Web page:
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Can Woods win through the trees of Oak Hill?

Analysis

Yes, he is back and seemingly roaring again like the Tiger of old. Tiger Woods, fresh from his seven-shot victory at the Bridgestone Invitational at the weekend, bids to end his five-year major drought at the USPGA Championship starting today at Oak Hill.

However, the last time the PGA was held at the famous oak tree course in New York back in 2003, Woods fired a round of 12 over par, his second worst 72 hole score in a major (only his score in this year’s US Open of 13 over is higher).

Tiger described the course in 2003 as “the hardest, fairest golf course we have ever played.”

That is fair comment indeed for a course that can be very unforgiving with some 75,000 trees around the fairways. Scrambling will not be as manageable as it was for the Tiger at Firestone, the venue of last week’s Invitational.

So what is the key to posting a low round score at Oak Hill? Quite simply, the winning golfer come Sunday will be the one who has hit the ball consistently long and straight off the tee, in order to have set up a mid- to a short-range iron onto the green. Anything errant left or right will spell danger.

Despite the size of the margin of victory for Woods at Firestone, there were times, particularly in his third round, when he was all over the place off the tee. It was his extraordinary abilities of recovery that made the difference.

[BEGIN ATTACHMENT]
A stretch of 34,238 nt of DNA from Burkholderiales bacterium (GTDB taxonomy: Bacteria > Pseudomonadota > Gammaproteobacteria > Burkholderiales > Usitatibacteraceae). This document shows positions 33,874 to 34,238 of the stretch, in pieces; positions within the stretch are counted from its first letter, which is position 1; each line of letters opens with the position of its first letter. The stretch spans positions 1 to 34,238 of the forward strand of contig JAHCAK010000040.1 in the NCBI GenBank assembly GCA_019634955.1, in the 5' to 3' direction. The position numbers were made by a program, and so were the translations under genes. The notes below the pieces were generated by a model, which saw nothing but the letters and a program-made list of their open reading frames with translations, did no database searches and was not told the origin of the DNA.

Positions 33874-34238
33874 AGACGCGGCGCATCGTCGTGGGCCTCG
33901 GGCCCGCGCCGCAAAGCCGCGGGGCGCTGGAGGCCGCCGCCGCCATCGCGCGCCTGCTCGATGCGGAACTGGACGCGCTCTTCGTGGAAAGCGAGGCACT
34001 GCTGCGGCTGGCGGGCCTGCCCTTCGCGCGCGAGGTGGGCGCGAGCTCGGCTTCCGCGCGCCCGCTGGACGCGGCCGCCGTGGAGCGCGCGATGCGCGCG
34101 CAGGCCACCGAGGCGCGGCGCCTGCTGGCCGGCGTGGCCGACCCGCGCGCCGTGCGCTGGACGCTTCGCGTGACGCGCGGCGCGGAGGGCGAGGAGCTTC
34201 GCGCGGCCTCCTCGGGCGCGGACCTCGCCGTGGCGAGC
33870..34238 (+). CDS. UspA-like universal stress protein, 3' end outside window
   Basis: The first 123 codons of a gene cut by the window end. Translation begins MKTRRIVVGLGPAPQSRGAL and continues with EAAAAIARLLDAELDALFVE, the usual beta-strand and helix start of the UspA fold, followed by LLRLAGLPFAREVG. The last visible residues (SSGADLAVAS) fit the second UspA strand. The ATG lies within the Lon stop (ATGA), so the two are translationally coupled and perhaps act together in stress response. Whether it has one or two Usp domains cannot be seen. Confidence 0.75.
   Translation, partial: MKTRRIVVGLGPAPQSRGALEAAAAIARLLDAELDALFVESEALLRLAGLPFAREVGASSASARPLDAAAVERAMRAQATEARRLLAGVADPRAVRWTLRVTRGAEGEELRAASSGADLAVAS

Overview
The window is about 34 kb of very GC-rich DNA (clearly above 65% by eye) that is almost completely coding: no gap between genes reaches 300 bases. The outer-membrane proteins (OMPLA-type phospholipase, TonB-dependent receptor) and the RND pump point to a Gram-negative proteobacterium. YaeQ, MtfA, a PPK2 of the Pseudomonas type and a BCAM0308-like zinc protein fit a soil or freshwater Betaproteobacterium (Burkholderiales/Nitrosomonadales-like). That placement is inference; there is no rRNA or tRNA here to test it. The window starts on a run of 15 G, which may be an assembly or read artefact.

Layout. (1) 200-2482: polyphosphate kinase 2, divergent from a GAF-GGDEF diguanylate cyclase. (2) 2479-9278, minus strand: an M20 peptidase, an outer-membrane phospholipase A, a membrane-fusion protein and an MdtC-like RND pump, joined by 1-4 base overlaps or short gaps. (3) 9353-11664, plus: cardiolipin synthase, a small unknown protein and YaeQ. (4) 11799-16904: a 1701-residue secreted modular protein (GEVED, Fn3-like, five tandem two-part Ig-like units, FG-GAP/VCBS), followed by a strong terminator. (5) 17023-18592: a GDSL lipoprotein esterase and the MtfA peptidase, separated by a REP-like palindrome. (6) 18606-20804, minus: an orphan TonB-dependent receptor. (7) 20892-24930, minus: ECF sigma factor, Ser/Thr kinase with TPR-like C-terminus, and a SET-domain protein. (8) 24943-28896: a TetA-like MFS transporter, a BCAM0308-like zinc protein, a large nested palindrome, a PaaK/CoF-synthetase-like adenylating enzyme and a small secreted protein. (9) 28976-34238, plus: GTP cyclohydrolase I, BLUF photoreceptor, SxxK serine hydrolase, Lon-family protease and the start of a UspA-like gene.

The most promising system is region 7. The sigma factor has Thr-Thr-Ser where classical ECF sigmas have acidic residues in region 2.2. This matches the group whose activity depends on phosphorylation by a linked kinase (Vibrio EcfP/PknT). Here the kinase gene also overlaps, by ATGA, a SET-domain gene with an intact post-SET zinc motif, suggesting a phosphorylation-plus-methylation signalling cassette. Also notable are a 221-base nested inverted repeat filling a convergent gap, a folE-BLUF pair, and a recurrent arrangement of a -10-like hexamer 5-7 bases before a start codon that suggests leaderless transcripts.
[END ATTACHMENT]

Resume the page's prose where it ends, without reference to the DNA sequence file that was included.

I am not convinced that the East course at Oak Hill will suit Tiger’s current game. Many of the holes require a driver rather than a long iron for the tee shot, with the view to clearing the strategically placed bunkers.

With Tiger still not 100 per cent as straight as an arrow with the big club, I feel that this may leave him with potentially an impossible second on a couple of the holes. The first, for example, a 460-yard (420-metre) par 4 has an out of bounds to the right, close to the fairway. A long straight drive on this hole will set up an easy second onto the green.

The fifth is the hardest hole on the course – a 428-yard par 4. The drive must travel through a shoot of trees for over 215 yards and avoid a creek that is conveniently located by the likely landing area. I anticipate that this hole will wreak havoc.

Another good drive is essential on the 461-yard par 4 seventh, where the fairway width is only 22 yards.

There are huge deep bunkers on the eighth just where you do not want them to be, and the ninth houses the infamous “Death Valley.” Then there is the back nine!

Enter Lee Westwood on the East Course to woo Woods.

Lee led the British Open three weeks ago, until famously doing his dying swan act up the home straight. He fell apart playing the kind of shot that he is unlikely to need to play here.

Westwood is regarded as being one of the straightest hitters on the tour and must have a chance of landing his first major.

Then there is of course the Open Champion himself, Phil Mickelson. “Lefty” was not at his best last weekend. However, I believe that was party down to the emotional euphoria of winning the Claret Jug.

He tees off at 1:45am Cambodian time tonight in an incredible threesome that features all three of this year’s major winners – Adam Scott and Justin Rose being his two companions.

Scott has been thereabouts all year and is another who is likely to feature prominently come Sunday. Woods is the red-hot favourite at around 7/2, though I am prepared to take him on, believing that there is better value at the odds elsewhere, with even perhaps Poulter at 55/1.

Bob Morton is a British journalist now based in Singapore. He has a first class degree in media and was previously a correspondent for Ladbrokes Racing.

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